When a person's disabilities do not fit into the criteria for a "listed disability" the Secretary must evaluate the claimant's disabilities and determine whether they are of such severity that he cannot engage in any substantial gainful work which exists in the national economy. 42 U.S.C. § 423(d)(2)(A) (1983). See also Lewis v. Weinberger, 541 F.2d 417, 420 (4th Cir. 1976). The Social Security Administration has promulgated detailed regulations that take into account a claimant's physical condition, age, education, and work experience to assist ALJs in determining whether a person is disabled. Medical-Vocational Guidelines (grid), part 404, subpart p, app. 2 (1983).
When an ALJ uses the grid, the most important finding that the ALJ must make is what kind of physical activity the claimant can sustain. The ALJ in this case found that Gordon was capable of sedentary work,1 plugged that finding into the grid, and arrived at the determination that Gordon was not disabled. Gordon challenges the ALJ's finding that he is capable of sedentary work.
The Social Security Act provides that the factual findings of the Secretary in cases such as this one are conclusive if supported by substantial evidence. 42 U.S.C. § 405(g).
Gordon was examined by several doctors. Their reports indicate that his legs became fatigued and that he had circulatory difficulties. The Secretary relied on the testimony of a non-examining medical advisor, Dr. Bruce, to come to his conclusion that Gordon was capable of sedentary work. This Court has said that the testimony of a non-examining, non-treating physician should be discounted and is not substantial evidence when totally contradicted by other evidence in the record. Martin v. Secretary, 492 F.2d 905 (4th Cir. 1974); accord Hall v. Harris, 658 F.2d 260, 266 (4th Cir. 1981). However, we have also ruled that the testimony of a non-examining physician can be relied upon when it is consistent with the record. Kyle v. Cohen, 449 F.2d 489, 492 (4th Cir. 1971). Furthermore, if the medical expert testimony from examining or treating physicians goes both ways, an ALJ's determination coming down on the side on which the non-examining, non-treating physician finds himself should stand. We cannot in the present case determine in which category the report falls because the ALJ failed to indicate the weight given to the medical evidence, some of which supported Dr. Bruce's testimony and some of which did not.
We cannot determine if findings are unsupported by substantial evidence unless the Secretary explicitly indicates the weight given to all of the relevant evidence. See, e.g., Myers v. Califano, 611 F.2d 980, 983 (4th Cir. 1980); Stawls v. Califano, 596 F.2d 1209, 1213 (4th Cir. 1979); Arnold v. Secretary, 567 F.2d 258, 259 (4th Cir. 1977). As we said in Arnold :
The courts . . . face a difficult task in applying the substantial evidence test when the Secretary has not considered all relevant evidence. Unless the Secretary has analyzed all evidence and has sufficiently explained the weight he has given to obviously probative exhibits, to say that his decision is supported by substantial evidence approaches an abdication of the court's "duty to scrutinize the record as a whole to determine whether the conclusions reached are rational."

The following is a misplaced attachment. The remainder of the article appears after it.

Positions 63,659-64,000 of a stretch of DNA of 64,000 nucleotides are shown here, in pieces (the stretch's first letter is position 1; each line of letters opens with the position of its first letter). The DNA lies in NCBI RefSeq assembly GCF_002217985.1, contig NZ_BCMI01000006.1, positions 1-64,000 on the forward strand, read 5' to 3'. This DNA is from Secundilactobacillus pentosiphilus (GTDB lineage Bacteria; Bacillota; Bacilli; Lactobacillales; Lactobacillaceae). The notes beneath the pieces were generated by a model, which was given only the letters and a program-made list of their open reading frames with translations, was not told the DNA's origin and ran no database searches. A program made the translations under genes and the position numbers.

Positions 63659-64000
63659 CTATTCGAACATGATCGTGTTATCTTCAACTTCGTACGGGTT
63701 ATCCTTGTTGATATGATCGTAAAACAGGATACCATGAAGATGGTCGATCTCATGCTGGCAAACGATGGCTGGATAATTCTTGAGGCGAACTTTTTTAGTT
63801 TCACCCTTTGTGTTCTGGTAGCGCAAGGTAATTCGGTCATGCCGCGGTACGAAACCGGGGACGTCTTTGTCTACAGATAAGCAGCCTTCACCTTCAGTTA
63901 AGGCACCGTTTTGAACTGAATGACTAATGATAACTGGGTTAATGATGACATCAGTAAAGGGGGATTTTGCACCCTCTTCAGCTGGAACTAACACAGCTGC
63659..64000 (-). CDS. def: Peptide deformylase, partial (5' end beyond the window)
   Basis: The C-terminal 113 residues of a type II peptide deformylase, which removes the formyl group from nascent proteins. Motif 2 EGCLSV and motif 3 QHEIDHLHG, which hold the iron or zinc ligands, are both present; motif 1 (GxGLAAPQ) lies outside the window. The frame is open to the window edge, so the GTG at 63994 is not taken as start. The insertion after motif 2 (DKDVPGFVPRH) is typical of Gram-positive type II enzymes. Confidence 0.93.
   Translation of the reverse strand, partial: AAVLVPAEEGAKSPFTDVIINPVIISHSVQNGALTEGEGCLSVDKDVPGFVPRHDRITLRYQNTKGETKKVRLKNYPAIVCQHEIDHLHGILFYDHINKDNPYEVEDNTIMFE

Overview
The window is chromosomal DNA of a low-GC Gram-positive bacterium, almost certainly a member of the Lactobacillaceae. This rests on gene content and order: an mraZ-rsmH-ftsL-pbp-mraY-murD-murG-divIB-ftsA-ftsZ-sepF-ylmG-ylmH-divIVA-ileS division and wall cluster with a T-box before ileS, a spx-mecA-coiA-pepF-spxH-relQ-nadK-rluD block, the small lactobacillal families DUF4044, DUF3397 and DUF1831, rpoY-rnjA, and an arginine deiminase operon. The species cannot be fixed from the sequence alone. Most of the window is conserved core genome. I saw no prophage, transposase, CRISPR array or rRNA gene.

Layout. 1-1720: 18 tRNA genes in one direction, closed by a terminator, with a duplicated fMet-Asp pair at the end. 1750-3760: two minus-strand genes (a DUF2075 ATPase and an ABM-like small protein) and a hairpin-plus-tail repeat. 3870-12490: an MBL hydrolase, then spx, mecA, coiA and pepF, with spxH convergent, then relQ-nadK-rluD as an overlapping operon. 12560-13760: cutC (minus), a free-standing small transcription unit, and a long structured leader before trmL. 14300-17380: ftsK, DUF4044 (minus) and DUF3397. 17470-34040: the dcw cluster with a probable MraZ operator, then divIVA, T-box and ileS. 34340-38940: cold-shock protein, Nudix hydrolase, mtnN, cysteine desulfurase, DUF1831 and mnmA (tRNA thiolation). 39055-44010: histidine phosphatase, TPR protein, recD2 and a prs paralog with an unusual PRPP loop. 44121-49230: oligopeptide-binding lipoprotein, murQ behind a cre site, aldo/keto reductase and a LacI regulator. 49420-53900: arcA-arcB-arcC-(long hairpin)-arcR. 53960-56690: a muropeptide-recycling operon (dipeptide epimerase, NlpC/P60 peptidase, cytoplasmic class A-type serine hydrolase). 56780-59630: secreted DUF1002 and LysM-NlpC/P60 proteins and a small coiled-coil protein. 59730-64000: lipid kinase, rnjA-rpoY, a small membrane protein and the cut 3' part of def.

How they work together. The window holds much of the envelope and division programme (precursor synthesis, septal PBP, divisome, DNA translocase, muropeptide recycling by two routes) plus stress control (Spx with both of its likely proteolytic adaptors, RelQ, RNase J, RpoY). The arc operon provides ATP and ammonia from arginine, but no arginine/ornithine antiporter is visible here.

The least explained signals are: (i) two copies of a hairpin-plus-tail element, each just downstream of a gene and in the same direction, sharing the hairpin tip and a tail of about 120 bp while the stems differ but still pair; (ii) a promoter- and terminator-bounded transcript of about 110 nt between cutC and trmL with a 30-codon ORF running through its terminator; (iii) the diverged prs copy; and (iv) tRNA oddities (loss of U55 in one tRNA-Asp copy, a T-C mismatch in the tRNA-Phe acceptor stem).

567 F.2d at 259. Neither the ALJ nor the Appeals Council indicated the weight given to the various medical reports submitted by the appellant. We therefore remand to the district court with instructions further to remand the case to the Secretary with directions to the Secretary to reconsider the case and to indicate explicitly the weight accorded to the various medical reports in the record.
Dr. Bruce, the non-examining medical advisor, mentioned that Gordon's condition was correctable with surgery. Many examining doctors reported that Gordon's condition would improve if he quit drinking alcohol and smoking cigarettes. The Secretary did not allude to the failures to follow prescribed treatment as a basis for denying benefits. However, the Secretary's brief argues that we should take the failures to follow prescribed treatment into account. Since the case must be reconsidered by the Secretary, we do provide some guidance as to a matter very likely to arise at the hearing which will occur.
The Secretary can deny benefits if a person unjustifiably refuses treatment. 20 C.F.R. § 404.1530(b) (1983). However, a denial of social security benefits based on Gordon's failure to have surgery would have been improper since the record shows, at the current stage at least, that he could not afford it. See part IV, infra. Where there is evidence of alcohol abuse, the Secretary must inquire whether the claimant is addicted to alcohol and has lost the ability to control its use. Hicks v. Califano, 600 F.2d 1048, 1051 (4th Cir. 1979). Disability benefits cannot be denied because of a claimant's continued alcohol abuse if the claimant is unable voluntarily to stop drinking. See Adams v. Weinberger, 548 F.2d 239, 245 (8th Cir. 1977). On remand the Secretary should ascertain the degree and nature of the claimant's alcohol abuse. Failure to quit smoking has been held to be a justifiable grounds for refusing benefits. E.g., Henry v. Gardner, 381 F.2d 191 (6th Cir. 1967); Hirst v. Gardner, 365 F.2d 125 (7th Cir. 1966). However, some recent cases have held that benefits cannot be denied for failure to stop smoking absent a finding that the claimant could voluntarily stop smoking (i.e., was not addicted to cigarettes). Monteer v. Schweiker, 551 F. Supp. 384, 390 (W.D. Mo. 1982); Caprin v. Harris, 511 F. Supp. 589, 590 (N.D.N.Y. 1981). Smoking, like alcohol abuse, can be an involuntary act for some persons. We believe that allegations of tobacco abuse should be treated in the same fashion as allegations of alcohol abuse. On remand the Secretary should also ascertain the degree and nature of the claimant's cigarette abuse. The Secretary may only deny the claimant benefits because of alcohol or tobacco abuse if she finds that a physician has prescribed that the claimant stop smoking or drinking and the claimant is able voluntarily to stop.